Yet still this situation persists and when its failures are highlighted by yet another media flurry, as provoked by the Four Corners program broadcast on 6 June, the buck gets passed: “It’s called self-determination,” said Minister for Indigenous Affairs Nigel Scullion (at right, holding the microphone for Deputy PM Joyce) in Alice Springs the next day, essentially blaming the whole sorry mess on the aspirations of Indigenous people.
Moran’s stories are all from communities in far north Queensland. In their detail, and in particular in the account of the personalities involved, they are highly specific, but their themes will resonate strongly in Central Australia.
His account of Kowanyama’s grappling with the alcohol supply in their community spans more than 40 years. When the words ‘wet canteens in the bush’ are waved around as a magic wand solution to Alice’s public drinking problems, their speakers would do well to read this chapter.
However, most compelling, moving and at times enraging, is the account of people from Mapoon trying to remain on their traditional country and, for some of them, to own their own homes.
In contrast to desert peoples, the first peoples of this area lived in settled camps for weeks or months at a time. They had also long been exposed to outside influences from Papua to the north, although from the late nineteenth century these were eclipsed by influences from the south.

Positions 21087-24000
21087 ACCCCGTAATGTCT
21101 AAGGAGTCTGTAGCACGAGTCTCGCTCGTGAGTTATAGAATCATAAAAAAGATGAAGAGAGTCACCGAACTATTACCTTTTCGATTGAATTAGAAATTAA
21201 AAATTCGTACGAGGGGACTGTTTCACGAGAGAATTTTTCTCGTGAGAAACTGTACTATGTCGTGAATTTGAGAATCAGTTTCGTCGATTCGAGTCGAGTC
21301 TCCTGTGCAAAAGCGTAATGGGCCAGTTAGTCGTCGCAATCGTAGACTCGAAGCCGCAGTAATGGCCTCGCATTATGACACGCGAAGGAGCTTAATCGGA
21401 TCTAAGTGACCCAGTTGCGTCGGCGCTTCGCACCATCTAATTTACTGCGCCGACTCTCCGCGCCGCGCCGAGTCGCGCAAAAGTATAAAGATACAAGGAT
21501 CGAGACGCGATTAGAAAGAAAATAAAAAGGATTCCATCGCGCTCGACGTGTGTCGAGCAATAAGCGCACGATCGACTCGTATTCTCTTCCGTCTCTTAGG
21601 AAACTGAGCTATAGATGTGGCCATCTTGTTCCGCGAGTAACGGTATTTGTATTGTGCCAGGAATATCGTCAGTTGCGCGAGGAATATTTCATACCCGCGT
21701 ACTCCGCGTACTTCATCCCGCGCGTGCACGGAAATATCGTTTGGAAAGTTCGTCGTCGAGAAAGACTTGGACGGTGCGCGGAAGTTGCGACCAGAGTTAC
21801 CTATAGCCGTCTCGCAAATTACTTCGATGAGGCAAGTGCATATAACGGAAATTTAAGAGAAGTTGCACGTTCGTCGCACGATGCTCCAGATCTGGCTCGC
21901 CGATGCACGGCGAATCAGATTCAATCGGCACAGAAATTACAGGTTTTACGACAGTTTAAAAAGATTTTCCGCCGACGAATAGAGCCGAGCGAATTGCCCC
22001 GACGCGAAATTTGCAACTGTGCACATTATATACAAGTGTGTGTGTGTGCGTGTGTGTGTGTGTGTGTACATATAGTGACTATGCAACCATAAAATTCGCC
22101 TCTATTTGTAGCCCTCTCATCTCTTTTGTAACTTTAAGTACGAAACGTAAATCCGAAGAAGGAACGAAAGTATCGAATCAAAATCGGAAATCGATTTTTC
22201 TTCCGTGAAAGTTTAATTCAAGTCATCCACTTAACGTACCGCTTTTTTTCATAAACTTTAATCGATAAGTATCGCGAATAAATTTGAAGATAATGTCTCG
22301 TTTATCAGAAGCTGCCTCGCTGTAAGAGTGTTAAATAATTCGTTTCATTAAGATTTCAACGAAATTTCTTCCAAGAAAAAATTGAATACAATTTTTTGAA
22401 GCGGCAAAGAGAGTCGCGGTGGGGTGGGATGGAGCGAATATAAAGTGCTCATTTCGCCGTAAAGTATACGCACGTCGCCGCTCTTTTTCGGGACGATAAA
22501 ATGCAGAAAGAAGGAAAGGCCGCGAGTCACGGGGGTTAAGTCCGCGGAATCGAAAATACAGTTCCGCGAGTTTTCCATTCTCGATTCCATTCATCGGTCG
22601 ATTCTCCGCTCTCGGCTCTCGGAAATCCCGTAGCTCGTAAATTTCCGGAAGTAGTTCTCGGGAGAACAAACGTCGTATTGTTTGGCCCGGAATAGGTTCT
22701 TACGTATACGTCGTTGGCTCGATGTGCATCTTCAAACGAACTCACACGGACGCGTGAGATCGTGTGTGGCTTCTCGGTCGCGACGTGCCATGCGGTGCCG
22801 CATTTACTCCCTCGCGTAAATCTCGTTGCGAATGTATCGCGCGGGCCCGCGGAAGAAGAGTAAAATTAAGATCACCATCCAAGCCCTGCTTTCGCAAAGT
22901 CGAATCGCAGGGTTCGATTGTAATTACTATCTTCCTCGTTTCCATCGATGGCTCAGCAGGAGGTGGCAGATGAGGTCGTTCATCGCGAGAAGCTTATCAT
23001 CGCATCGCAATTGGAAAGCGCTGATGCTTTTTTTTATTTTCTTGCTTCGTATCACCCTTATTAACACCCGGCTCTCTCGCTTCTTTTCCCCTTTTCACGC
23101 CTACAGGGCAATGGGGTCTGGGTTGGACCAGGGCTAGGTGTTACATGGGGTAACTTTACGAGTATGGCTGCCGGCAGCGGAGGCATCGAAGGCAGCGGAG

Mapoon Mission was established in 1891. Its second missionary, Revered John Hey from Germany, took an innovative approach in community development, encouraging the development of little ‘outstation’ blocks, separate from the mission village, for each newlywed couple. Their houses were self-built and self-purchased, using the wages that the men earned in pastoral and fishing enterprises, which elsewhere might have been absorbed into mission coffers.
“Hey left a legacy of owner builders and young men trained in carpentry,” writes Moran (at right).
When you think of how such a legacy is craved today it is shattering to read what happened at Mapoon in the mid-twentieth century, when the Queensland Government first enticed people to move away with false promises, then forced them out, to make way for Comalco’s bauxite mine.
Some Mapoon locals held out. On the black day of 14 November 1963, Queensland Police forced the core resisters onto a boat and relocated them to New Mapoon 150 kms to the north. Most of the houses they had built were burned down. The following year all bar one were demolished.
This incident was witnessed by Rachel Peters, who is one of the people Moran met three decades later at Mapoon and through whose experiences he tells the story.
In 1972 she, her husband, six children and their dog sailed from New Mapoon back to their homeland – a sea journey in a small dinghy, the stuff of local legend. Better facilities drew them to nearby Napranum where tragically there was also plenty of alcohol. They would retreat to Mapoon for peaceful getaways and a wonderful diet of seafood and bush tucker, but the allure of town and grog was strong. It would cost Rachel’s family dearly when her 22-year-old son Alwyn killed his 19-year-old partner in an alcohol-fuelled rage. (Their story was told in a memorable documentary, State of Shock, by David Bradbury.)